Marta Delgado (Paris, 1994) completed her Bachelor’s Degree in Architecture at UIC Barcelona in 2017. She complemented her time at our school with a stay at the prestigious ETH in Zurich, where she received classes in cognition applied to design. Following her undergraduate studies, she completed a Postgraduate Degree in Health and Habitat Harmony at Escola Sert in Barcelona. “More than spaces, I’ve always been interested in people; in understanding who we are and how we satisfy our need for well-being and happiness”, she concludes. She has just obtained a grant from ‘la Caixa’ to be able to take postgraduate studies at the University of Berkeley (California) from now until 2020. She is also an instigator of the archiimpact.com project, a space for the dissemination and analysis of the impact of architecture on our lives, where she has gathered together more than thirty articles written by prestigious contributors.
In recent months Marta Delgado has been travelling around Asia. From India, where she is currently located, she talked about her vision of universities, architecture and her imminent move to the United States. And we begin with a question: Why architecture?
I always wanted to contribute to people’s quality of life and it must have been when I was around 15 that I realised that constructed environments define the reality we live in and our opportunities to behave, interact, and become socialised, etc. I thought that architects have the huge responsibility of creating this framework for people’s lives, and I thought it was a very interesting challenge, which I wanted to be a part of.
I looked at various universities and in the end decided to study at the UIC Barcelona School of Architecture because I was interested in receiving a more individualised education, involving close contact with the professors and innovative subjects. I could see that there were classes and material that wasn’t available in other universities. And I am sincerely very happy with the choice I made at the time: I learned how to approach and develop a project, what type of energy and ethics you have to have and how to work as part of a team; but above all I learned to think beyond. To dream, imagine and take on challenges that go beyond the traditional role of the architect. In that sense, I think that the profession is too focused on the visible aspect of construction and spaces, and I am interested in a broader view of architecture focusing on many different perceptions and on people’s well-being. It’s like what the little Prince in the book by Saint-Exupéry said: “What is essential is invisible to the eye”.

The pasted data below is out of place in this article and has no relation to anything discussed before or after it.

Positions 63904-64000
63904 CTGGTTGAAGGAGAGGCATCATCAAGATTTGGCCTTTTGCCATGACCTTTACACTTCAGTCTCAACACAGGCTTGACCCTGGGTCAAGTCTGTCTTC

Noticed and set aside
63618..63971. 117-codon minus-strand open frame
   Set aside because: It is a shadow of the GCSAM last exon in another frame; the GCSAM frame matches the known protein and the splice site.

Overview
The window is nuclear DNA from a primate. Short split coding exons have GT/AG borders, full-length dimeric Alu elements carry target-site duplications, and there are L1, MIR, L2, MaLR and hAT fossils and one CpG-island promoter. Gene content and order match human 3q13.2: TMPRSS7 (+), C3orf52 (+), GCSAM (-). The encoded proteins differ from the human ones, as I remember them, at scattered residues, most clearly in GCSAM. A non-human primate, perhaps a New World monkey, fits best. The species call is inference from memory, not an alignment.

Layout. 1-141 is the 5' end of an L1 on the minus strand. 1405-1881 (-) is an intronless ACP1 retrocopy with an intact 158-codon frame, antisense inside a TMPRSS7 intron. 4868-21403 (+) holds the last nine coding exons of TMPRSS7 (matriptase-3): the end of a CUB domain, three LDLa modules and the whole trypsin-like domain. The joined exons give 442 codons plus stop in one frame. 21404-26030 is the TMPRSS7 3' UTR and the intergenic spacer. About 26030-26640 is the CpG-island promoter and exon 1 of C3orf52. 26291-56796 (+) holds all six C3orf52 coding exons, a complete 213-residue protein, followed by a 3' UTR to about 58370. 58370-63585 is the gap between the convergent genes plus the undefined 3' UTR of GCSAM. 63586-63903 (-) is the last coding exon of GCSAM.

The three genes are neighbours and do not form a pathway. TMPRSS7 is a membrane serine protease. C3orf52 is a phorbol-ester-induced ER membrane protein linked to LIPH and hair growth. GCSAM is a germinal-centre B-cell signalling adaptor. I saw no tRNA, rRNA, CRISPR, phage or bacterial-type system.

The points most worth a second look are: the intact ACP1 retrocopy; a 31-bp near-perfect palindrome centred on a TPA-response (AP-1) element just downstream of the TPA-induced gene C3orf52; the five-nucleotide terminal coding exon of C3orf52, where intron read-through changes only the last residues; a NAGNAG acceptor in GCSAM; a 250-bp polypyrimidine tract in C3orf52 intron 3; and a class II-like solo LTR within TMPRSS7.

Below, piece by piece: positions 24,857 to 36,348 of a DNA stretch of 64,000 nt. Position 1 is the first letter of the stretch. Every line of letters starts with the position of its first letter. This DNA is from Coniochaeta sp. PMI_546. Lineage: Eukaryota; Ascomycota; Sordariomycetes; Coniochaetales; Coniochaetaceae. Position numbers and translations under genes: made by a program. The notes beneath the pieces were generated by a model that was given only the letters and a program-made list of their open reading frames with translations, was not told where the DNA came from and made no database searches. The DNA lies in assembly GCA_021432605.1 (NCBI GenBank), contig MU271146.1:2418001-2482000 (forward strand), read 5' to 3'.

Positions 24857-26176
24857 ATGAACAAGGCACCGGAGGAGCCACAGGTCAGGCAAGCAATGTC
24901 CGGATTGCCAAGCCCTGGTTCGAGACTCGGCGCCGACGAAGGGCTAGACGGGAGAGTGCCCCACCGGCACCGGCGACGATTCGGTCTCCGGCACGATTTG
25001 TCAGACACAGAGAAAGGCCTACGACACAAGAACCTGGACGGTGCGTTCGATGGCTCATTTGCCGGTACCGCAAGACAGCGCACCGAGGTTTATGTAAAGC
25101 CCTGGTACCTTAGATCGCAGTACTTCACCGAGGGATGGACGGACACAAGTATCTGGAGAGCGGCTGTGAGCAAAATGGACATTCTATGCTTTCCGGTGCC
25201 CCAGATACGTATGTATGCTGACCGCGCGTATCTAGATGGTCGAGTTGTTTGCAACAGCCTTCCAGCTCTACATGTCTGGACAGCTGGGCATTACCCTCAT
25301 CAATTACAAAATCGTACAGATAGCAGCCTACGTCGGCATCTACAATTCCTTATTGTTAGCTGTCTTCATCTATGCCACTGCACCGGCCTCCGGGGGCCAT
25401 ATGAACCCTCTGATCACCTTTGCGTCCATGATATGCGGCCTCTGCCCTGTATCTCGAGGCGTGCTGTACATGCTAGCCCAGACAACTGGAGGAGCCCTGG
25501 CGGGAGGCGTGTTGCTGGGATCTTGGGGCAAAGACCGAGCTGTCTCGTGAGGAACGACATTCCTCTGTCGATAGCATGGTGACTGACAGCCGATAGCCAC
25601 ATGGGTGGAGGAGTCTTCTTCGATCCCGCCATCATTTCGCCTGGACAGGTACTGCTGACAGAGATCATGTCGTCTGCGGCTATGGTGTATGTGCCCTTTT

It is for that reason that I felt that talking about concepts such as perception, emotions, how people feel in spaces and what their experience of architecture is like, etc. was lacking. Some of the professors tried to, but I think that the profession and therefore the way architecture is taught is still very object-centric.
This is why, along with Sergi Viñals, one of my classmates, I decided to create a platform to talk about it from a different point of view archimpact.com. “Impact”, in the sense that we wanted to talk about how architecture has an impact on human beings. We didn’t want it to be a type of closed off space, but instead a place to connect with other people with the same interests and at the same time become motivated to start writing about these issues and disseminate them. We created an event which led us to get to know other people who already work or undertake research related these ideas or who participate or continue to participate in the project.
Now I hope to apply all this new knowledge I’ve acquired to the postgraduate degree I’m going to do at Berkeley: a master’s degree in Architectural research which works on material originating from different faculties and where you must undertake transdisciplinary research. The line I’d like to instigate, I hope to relate it to finding empirical evidence of the positive impact of certain aspects of constructed environments on the brain. While there I’ll be able to learn more about controlling environmental quality in buildings, biology and neuroscience, etc. Because I sincerely believe that science and architecture can, and should be, related. The psychological and physiological impact environmental conditions have on us can be evaluated more specifically through research.
To make a comparison: if we compare it to cooking, I would say that architecture today is like making food for all different tastes, but with little nutrition involved. In other words, there is a lack of scientific knowledge about what we need to feel good and to fully develop.
I think that technological and scientific progress is going to change the way that we do architecture. Having the right scientific knowledge and the ethics of overall well-being is an opportunity to greatly increase our quality of life and personal and collective experiences.
And a recommendation…?
That’s a difficult one. I would tell new graduates that they will have a lot of fun in this career but will also suffer a lot. I think it’s important for them to know that not all architects end up in the traditional role of having an office and doing building work. This at least is true: whatever they end up doing, they will have acquired attitudes and tools from this degree that are very important for any future personal or professional projects they decide to undertake.